Discover How Air Travel Will Never Be The Same Again!
New technology is changing the way we check in, to the way we access the restroom during flights. The travel industry has been forced to adapt as a result of the Coronavirus pandemic. Airline bosses are scrambling to get safety measures in place for when borders open.
What measures are being implemented?
Touchless technologies are being installed to reduce risk of virus spreading and a new security screening system will make checking-in for flight much faster. Airports and airlines are installing futuristic technologies in preparation for when travel restrictions are finally eased. Touchless technologies, such as digital toilet queues, and systems that monitor passengers' temperatures throughout flights, will be used to reduce the risk of the coronavirus spreading. High-tech safety measures are already being installed in Avalon Airport in Melbourne, Victoria's second busiest airport. The advanced technology is aimed at reducing public touch points and congregating in queues.
How is technology playing a vital role?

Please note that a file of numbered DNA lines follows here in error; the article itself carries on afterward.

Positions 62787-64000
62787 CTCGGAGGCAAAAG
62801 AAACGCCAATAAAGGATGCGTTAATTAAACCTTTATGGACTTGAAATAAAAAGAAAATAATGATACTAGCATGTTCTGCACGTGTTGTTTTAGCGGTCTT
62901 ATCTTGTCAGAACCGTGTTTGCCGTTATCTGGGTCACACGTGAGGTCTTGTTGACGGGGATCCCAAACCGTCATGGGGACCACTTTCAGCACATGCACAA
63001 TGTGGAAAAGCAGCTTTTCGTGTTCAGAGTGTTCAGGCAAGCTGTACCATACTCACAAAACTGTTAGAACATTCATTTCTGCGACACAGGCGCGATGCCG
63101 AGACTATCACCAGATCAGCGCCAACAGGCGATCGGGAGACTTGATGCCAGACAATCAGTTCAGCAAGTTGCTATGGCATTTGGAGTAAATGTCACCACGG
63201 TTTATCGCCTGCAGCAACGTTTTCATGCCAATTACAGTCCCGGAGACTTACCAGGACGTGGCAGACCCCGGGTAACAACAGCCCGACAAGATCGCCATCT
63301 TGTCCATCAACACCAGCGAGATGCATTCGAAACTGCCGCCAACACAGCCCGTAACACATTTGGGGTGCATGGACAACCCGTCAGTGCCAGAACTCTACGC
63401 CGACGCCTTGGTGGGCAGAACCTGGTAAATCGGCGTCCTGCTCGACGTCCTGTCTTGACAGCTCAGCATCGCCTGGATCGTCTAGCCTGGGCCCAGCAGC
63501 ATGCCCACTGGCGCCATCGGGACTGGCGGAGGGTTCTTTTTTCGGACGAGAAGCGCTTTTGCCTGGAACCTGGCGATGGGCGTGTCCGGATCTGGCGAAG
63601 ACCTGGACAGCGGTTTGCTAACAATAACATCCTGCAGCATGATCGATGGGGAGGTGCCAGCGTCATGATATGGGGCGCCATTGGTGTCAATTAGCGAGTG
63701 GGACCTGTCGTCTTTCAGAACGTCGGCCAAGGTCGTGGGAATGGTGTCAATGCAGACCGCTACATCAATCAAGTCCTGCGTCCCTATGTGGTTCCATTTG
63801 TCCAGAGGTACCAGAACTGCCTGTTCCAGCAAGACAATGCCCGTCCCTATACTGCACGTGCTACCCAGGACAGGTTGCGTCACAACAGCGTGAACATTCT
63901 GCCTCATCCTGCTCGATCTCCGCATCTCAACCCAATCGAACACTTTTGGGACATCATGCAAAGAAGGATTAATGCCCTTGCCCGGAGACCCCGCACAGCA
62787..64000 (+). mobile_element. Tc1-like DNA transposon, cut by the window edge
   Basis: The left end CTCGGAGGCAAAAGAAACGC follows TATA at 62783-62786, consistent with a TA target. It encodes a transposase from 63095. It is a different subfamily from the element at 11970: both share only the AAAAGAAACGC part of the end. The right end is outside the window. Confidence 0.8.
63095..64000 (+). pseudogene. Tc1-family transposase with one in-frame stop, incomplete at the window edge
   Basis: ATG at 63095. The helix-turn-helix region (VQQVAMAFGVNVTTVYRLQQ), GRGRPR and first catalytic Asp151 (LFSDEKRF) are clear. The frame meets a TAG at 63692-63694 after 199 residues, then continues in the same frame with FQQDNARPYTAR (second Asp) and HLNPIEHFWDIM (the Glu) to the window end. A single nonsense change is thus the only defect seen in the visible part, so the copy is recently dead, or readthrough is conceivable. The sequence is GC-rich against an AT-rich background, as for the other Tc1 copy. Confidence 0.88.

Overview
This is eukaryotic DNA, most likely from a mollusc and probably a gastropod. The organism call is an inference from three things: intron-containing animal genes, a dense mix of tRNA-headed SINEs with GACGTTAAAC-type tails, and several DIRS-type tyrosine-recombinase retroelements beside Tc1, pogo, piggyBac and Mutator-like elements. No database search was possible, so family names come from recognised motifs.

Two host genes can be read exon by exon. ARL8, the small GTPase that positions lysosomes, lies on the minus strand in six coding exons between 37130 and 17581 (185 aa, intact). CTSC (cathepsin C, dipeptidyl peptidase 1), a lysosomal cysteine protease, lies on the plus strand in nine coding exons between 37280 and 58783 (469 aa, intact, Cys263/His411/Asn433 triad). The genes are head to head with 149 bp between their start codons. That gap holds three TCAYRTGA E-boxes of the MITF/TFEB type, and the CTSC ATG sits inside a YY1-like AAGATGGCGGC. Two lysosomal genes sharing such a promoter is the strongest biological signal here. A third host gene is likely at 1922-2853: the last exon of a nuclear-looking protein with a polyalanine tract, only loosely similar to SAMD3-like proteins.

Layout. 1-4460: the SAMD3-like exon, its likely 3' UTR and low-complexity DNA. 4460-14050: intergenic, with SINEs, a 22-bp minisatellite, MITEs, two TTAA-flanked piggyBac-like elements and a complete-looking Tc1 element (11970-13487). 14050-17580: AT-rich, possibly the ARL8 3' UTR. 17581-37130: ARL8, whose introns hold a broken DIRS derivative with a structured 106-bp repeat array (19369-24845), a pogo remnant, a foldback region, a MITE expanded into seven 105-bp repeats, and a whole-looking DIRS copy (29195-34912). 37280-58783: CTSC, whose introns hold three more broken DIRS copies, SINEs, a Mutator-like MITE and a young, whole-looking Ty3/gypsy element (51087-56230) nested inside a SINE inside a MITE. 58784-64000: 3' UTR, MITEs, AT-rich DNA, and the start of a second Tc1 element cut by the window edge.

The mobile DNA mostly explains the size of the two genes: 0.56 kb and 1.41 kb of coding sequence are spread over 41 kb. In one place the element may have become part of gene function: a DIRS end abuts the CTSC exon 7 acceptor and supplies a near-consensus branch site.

The airport has also installed touchless check-in screens and bag drop systems. Before the pandemic, airports were using touchless check-in screens to speed up the process, and this technology will likely be used to prevent the virus from spreading.
How can you present your passport at check-in and access in-flight information?
Instead of handing over passports, a biometric device may be used to scan passengers' faces as soon as they check in. Aaron Hornlimann, chief executive of Elenium Automation, said in-flight services will have to change as a result of the pandemic. He predicts safety cards and food menus will be scrapped, and they will instead be accessible digitally via your phone.
How will passengers be able to access the restroom during flights?
Queues for the bathroom will be eliminated, with passengers forced to book a spot through an app.
What if symptoms develop during the flight?
Airlines will likely introduce technology to track passenger health throughout the flights. 'Like FitBit can track your sleep, an airline will be able to track your temperature for example,' he said. 'So you may well not have one when you board the aircraft, but you could develop one in-flight and the airline will be able to detect that and take the appropriate steps before landing. There are many applications of these types of technologies which will change our flying experience in the near future.'
While Europe and North America suffer through another horror wave of the virus with tens of thousands dead, Australia and New Zealand have escaped relatively unscathed. Will other countries follow Australia’s lead to ensure that international business can recommence?